If you invest in US-listed equity ETFs or mutual funds that hold US or international stocks through your Canadian controlled private corporation (CCPC), foreign withholding taxes will be levied on the dividends, and you will generally be able to recover only 26% of the taxes withheld. This tax drag arises while calculating the Refundable portion of Part I tax on a corporate tax return. In order to illustrate this concept better, we’ll compare this amount on the corporate tax return for two distinct investors:
Refundable portion of Part I tax:
The Refundable portion of Part I tax allows a CCPC to recover a portion of the taxes paid on investment income when the corporation pays a taxable dividend to its shareholders. It is referred to on page 6 of the corporate tax return as amount F, and is equal to the lesser of amounts C, D, or E. On Melvin’s corporate tax return below, amount F is equal to $10,667 (for simplicity, I’ve omitted the section of the corporate tax return that explains how amount E is calculated).
Now let’s see what happens to Gord’s Refundable portion of Part I tax when we assume half of the $40,000 of investment income came from US dividends.
As we can see in the example above, amounts C, D and E have all changed. Amount F is now equal to $8,445 (the lesser of amounts C, D, or E).
Although we may be able to claim a foreign tax credit of $3,000 to offset the foreign withholding taxes levied, we will also have a reduction of the Refundable portion of Part I tax of $2,222 ($8,445 - $10,667 = -$2,222). In other words, we will lose about 74% of the $3,000 of foreign withholding taxes levied ($2,222 / $3,000 ≈ 74%), recovering only 26%.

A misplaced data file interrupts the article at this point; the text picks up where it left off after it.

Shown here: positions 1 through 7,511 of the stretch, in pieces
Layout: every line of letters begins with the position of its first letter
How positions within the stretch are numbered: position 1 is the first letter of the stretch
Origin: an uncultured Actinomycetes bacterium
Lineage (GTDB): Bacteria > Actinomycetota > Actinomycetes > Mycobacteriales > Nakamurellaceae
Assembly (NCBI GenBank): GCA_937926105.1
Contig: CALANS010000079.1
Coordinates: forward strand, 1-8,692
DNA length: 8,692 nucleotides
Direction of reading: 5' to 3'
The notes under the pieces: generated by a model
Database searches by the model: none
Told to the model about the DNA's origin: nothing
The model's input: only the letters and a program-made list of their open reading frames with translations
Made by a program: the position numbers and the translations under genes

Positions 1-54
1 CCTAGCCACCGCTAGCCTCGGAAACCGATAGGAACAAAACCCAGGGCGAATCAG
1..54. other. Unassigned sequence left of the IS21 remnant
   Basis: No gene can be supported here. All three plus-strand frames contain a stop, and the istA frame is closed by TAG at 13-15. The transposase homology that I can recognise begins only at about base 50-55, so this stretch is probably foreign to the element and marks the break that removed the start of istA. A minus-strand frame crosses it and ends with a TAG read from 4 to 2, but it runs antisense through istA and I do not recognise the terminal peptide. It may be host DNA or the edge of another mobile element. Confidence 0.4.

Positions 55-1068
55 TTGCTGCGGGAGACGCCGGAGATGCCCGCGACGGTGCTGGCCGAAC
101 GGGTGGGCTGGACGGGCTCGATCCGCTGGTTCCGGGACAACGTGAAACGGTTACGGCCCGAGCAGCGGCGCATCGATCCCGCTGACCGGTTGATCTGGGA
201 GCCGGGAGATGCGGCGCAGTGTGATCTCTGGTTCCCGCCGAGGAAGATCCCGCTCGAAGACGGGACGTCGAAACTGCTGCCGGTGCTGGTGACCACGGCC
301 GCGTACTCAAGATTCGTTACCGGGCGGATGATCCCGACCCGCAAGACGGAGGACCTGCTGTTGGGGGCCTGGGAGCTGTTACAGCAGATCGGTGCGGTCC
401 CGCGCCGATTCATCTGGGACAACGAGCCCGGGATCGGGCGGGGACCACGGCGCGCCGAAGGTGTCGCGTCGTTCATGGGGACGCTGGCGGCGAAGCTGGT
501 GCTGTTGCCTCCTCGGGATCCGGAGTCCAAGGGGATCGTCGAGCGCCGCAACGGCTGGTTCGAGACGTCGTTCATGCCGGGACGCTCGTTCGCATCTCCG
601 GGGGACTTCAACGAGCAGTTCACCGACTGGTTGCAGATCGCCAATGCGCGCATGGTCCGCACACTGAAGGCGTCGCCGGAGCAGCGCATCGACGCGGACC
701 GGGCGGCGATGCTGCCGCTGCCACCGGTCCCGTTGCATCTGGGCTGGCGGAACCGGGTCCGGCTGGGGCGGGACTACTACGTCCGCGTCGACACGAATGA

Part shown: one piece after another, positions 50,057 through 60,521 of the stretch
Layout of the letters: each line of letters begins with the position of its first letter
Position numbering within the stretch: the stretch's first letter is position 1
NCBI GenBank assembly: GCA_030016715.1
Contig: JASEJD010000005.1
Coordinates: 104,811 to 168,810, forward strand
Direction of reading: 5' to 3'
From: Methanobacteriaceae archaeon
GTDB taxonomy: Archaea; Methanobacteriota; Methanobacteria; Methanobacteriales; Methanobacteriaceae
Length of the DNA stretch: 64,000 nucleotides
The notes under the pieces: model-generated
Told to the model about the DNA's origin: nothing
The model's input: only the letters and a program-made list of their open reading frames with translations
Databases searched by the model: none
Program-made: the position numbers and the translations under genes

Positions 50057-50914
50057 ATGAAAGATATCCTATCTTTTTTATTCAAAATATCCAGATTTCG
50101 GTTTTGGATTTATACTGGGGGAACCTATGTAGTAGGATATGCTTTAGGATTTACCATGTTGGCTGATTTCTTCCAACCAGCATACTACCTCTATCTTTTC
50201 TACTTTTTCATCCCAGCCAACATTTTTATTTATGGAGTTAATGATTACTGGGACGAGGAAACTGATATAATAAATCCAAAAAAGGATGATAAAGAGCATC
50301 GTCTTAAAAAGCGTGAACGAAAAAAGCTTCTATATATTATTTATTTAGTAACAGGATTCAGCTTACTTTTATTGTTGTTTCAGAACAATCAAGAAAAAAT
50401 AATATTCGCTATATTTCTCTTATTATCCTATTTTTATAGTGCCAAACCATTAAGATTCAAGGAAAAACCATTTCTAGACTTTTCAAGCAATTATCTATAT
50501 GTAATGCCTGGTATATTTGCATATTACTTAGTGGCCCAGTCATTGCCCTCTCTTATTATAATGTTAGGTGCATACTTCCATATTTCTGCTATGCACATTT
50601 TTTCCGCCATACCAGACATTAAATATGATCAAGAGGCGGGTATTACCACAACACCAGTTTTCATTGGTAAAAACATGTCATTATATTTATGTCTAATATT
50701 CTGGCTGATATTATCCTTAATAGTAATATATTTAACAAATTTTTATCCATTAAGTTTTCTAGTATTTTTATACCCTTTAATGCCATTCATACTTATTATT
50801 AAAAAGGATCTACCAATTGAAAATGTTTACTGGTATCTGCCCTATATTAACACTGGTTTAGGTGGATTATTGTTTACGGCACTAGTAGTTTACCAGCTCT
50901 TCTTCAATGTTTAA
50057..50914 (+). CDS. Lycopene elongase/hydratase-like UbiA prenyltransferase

Although this information should not cause you to make changes to your overall asset allocation, you may want to reconsider your asset location. For example, if you or your spouse own personal non-registered accounts as well as corporate accounts, consider allocating your US and international equity ETFs and mutual funds to those accounts instead of to your CCPC.
Special thanks to George Hronis, CFP, for his comments and insights.
Most stock market forecasters have terrible track records (although they continue to make their predictions, with little to no accountability). However, one metric has been shown to offer some degree of predictive ability; the Shiller CAPE ratio.
The Shiller “cyclically adjusted price-to-earnings” ratio takes the current price of the stock market and divides it by the average stock market earnings over the past 10 years (adjusted for inflation). By averaging the earnings over 10 years, the effects of large earnings fluctuations in any given year are mitigated. A high relative value indicates an overpriced stock market, while a low figure indicates a bargain.
Vanguard recently produced a paper titled, Forecasting stock returns: What signals matter, and what do they say now? They found that valuation measures, such as the Shiller CAPE ratio, have shown some modest historical ability to forecast long-run returns. So what are these valuation metrics saying today?
Luckily for us, Raymond Kerzerho, Director of Research at PWL Capital, has come to the rescue. He has constructed Shiller CAPE ratios for some well-known stock market indices:
The Earnings Yield (E/P)
In order to estimate the real expected long-run return of the stock market, you will need to take the inverse of the Shiller CAPE ratio; this will give you the amount of real earnings you should expect for each dollar you invest. I also prefer to adjust this figure downwards by about 1% to account for earnings dilution (i.e. some of the earnings will go to owners and shareholders that do not yet exist).
Future Expected Portfolio Returns
If we assume inflation of 2% going forward, and nominal bond returns of 2.25%, what would be a reasonable return expectation for various Couch Potato asset allocations going forward?
Although these future returns could be better or worse than expected, this framework can be used to construct appropriate asset allocations that would be expected to meet the investor’s individual financial goals (stay tuned for my next post on this topic). As always, investors should never increase the risk of their portfolio beyond their ability, willingness and need to take risk.